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column 117A 04/41 The Golden Man column
 

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A golden man rises miraculously from the sea with the power to peer into the future and challenge the Man of Bronze. Doc Savage and his crew follow the mystery man's fabulous trail from South America to New York where they uncover his Dark Sanctuary -- and come face to face with an evil cult of blackmail and murder!




Categories:

1941 - 1941
B109 - B109
Clark - Clark
Larkin - Larkin
Nanovic - Nanovic
novel - novel
pulp - pulp
   
   
column Comments  column
 

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Note: Comments may contain spoilers.

Andrew Salmon

Borthers! I think I've found the Doc with the worst payoff in the canon!! This one is an off-speed Doc with a great mystery left to Monk and Ham with Doc not appearing until pg. 40. Sadly, though, the ending of this one is absolutely flat! Lame, dull and impossible, implausible and just plan dumb. What a waste of a great premise. And there are some good action sequences. Not Doc's finest hour by a long shot.

- | - July 26, 2004 12:53 AM

Andrew Salmon

Borthers! I think I've found the Doc with the worst payoff in the canon!! This one is an off-speed Doc with a great mystery left to Monk and Ham with Doc not appearing until pg. 40. Sadly, though, the ending of this one is absolutely flat! Lame, dull and impossible, implausible and just plan dumb. What a waste of a great premise. And there are some good action sequences. Not Doc's finest hour by a long shot.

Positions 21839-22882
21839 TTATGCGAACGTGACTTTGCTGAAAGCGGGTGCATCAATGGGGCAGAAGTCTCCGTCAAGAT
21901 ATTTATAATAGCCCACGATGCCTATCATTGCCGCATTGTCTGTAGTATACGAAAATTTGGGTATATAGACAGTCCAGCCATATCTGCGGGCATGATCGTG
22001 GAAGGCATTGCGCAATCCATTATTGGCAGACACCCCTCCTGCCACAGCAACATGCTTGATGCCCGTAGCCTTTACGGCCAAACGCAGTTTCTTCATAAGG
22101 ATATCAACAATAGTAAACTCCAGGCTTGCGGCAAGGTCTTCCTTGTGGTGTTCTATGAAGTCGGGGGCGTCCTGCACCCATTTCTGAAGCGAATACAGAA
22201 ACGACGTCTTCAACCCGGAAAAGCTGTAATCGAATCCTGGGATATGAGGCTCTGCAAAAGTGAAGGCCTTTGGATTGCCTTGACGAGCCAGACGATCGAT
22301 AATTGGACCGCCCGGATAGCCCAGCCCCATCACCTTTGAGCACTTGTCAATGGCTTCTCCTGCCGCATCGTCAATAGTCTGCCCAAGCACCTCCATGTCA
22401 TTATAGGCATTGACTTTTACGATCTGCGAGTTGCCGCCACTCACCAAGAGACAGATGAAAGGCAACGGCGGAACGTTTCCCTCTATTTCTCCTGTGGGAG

- | - July 26, 2004 12:54 AM

Paul Cook

I remember reading somewhere how important The Golden Man was to the Doc Savage canon. In it the Golden Man is a mystical figure that knows all about Doc's birth at sea on the ship Orion and how important his destiny is. Then . . . low and behold the Golden Man is nothing but a British secret agent and the book just falls flat in the end. In the early Doc Savage novels you could encounter a bit of genuine mysticism, as in OST and a couple of others. In the early years, Dent never felt the need to "explain away" a phenomenon; he just accepted it (as in how the ships fly in The Secret in the Sky or how the mind-reading machine works in The Midas Man, etc.). Then later on, everything becomes terribly mundane and explainable. Dent really returns to the true spirit of Doc Savage only in the last three novels in the series where Street and Smith had a change of editors and the new woman (I forget her name) wanted a return to the early Doc. There is absolutely NO explaining away what happens in Up From Earth's Center, for example, and the novel is rendered much more exciting. What if there were real hexes in Hex? What if there were real ghosts in The Giggling Ghosts? Still, there are some good Docs in the 1940s, even if none of them match the first 3 years of the series.

- | - May 26, 2005 02:37 AM


   
   

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